In This Moment by Karma Brown

Posted August 22, 2017 by Taryn in Reviews / 0 Comments

In This Moment by Karma BrownIn This Moment by Karma Brown
Published by Harlequin on June 1st 2017
Genres: Fiction, Contemporary Women, Family Life, General, Literary
Pages: 400
Source: NetGalley
Buy on Amazon

With one wave of a hand, everything changes.

Meg is picking up her daughter Audrey from school, just like any other weekday afternoon. She sees her daughter’s friend Jack waiting to cross the road, so she stops and signals to him that it’s okay to cross. As the teen makes his way to the next curb, he is struck by an inattentive driver in the next lane. Meg knows that the teen would be okay if she hadn’t allowed him to cross in front of her. Consumed by guilt, she dedicates herself to helping Jack’s family at the expense of her own family.

Maybe we’re not the different after all, the two of us—I understand the need to keep a handle on things, to exude the image you desperately want people to see because the real one is scary and unpredictable and might take over if you give it a chance.

Meg’s life begins to fall apart. She can barely keep it together and makes huge mistakes in both her personal and professional life. After years of putting up a perfect front, she begins questioning her parenting skills and her marriage. She and her husband can’t seem to get on the same page and her well-behaved teenage daughter becomes moody and secretive. To make matters worse, Jack’s accident brings up unresolved guilt about an accident she was involved in when she was sixteen-years-old.

“If you can’t trust the ones you love, life will always feel harder than it needs to be.”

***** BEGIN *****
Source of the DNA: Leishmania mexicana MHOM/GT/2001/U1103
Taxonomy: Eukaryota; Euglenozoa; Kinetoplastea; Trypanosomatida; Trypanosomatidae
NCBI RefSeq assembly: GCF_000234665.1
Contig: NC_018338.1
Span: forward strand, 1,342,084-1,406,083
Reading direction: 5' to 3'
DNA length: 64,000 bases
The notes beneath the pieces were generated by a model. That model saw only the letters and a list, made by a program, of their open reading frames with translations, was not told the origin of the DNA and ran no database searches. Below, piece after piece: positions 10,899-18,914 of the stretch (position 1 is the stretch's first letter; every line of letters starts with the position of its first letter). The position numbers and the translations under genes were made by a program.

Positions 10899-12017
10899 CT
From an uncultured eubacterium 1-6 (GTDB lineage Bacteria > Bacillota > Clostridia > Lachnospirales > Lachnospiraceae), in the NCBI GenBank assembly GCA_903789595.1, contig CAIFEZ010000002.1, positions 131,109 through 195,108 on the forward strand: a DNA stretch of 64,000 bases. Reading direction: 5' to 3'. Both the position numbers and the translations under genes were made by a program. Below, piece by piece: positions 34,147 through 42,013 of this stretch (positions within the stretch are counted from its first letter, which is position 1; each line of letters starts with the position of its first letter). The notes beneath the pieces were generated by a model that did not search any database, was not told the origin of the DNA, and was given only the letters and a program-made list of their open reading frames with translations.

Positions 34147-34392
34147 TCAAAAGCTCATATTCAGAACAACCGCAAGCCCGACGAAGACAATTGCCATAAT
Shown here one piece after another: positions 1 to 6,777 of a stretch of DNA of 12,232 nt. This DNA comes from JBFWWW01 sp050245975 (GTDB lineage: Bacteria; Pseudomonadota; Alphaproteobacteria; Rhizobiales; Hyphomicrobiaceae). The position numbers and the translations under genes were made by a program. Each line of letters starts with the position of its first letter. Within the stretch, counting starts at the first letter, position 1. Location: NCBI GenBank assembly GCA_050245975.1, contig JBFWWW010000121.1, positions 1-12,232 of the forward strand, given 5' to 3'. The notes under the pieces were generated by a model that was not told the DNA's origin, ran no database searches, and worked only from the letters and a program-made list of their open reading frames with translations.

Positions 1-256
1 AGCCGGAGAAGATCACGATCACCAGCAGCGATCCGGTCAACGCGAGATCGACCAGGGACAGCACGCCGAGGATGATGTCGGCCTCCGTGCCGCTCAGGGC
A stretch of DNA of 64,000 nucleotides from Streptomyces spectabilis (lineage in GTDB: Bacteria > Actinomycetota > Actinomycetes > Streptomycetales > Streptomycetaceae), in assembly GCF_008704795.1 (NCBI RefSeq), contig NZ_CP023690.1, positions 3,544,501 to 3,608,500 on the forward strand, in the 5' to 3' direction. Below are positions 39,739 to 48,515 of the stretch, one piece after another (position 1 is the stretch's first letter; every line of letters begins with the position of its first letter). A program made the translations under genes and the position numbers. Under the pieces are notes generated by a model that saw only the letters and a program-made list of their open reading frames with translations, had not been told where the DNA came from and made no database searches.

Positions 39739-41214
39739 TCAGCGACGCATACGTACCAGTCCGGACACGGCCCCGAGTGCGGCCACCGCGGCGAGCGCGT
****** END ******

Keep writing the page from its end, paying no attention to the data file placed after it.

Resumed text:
I didn’t feel Meg’s guilt as strongly as I felt her personal struggles. My favorite parts were the minor interactions between family members. I even liked the teenager in this book! Meg sees Audrey repeating her past mistakes and there’s a point when Meg realizes that her parents encountered many of the same problems that she’s going through. There’s so much she doesn’t know, but she doesn’t have to be alone in her struggles. I loved this sweet moment when she reaches out to her father:

“When does it get easier?”
“Being a parent, you mean?”
I nod and Dad laughs. “It never gets easier. Just gets less hard.”
I scowl. “Isn’t that the same thing?”
“No,” he says, giving me a wink. “Talk to me in another, oh, five years. You’ll understand better then.”
“I hope we all make it until then,” I say, giving him a wry smile. He bends down to kiss my cheek, and then we go back to the washing and drying, other of us silent with our own thoughts.

This was the first book I read after a long reading drought in the spring and it was exactly the type of book I needed: linear narrative, single character POV, and relatable drama/family dynamics. The thing that made me a little less enthusiastic about it is that Meg is very clear about what she’s feeling and she psychoanalyzes herself. There wasn’t much that I had to figure out for myself. To be fair, that was also what made it a good book for breaking a reading rut! I also felt like the story was happening before my eyes, so it was jarring when Meg referenced her future feelings. But overall, it was a solid story and the characters felt like real people. I liked how the author gave me just enough of an ending to satisfy me, but not so much of one that it felt too tidy. There was something comforting about this author’s style, so I’d be eager to read another one of her books.

“Fixing this is going to be twice as hard as breaking it, but this is as good a place as any to start.”

Despite our best intentions, sometimes we make mistakes. Those mistakes can result in terrible consequences. Sometimes we can never fix what we broke. Being thrown into unfamiliar territory builds new understandings between the characters. Meg learns that we’re all fighting the same battle. She sees firsthand how grief and guilt can cloud judgment and prevent a person from seeing past the present moment. In order to heal, she has to realize that it’s okay to forgive herself and others. She may have to learn to live with the “low hum of guilt,” but it doesn’t have to consume her.


A relevant quote from the movie version of Patrick Ness’s A Monster Calls: “Most of us just get messily ever after… and that’s all right.”


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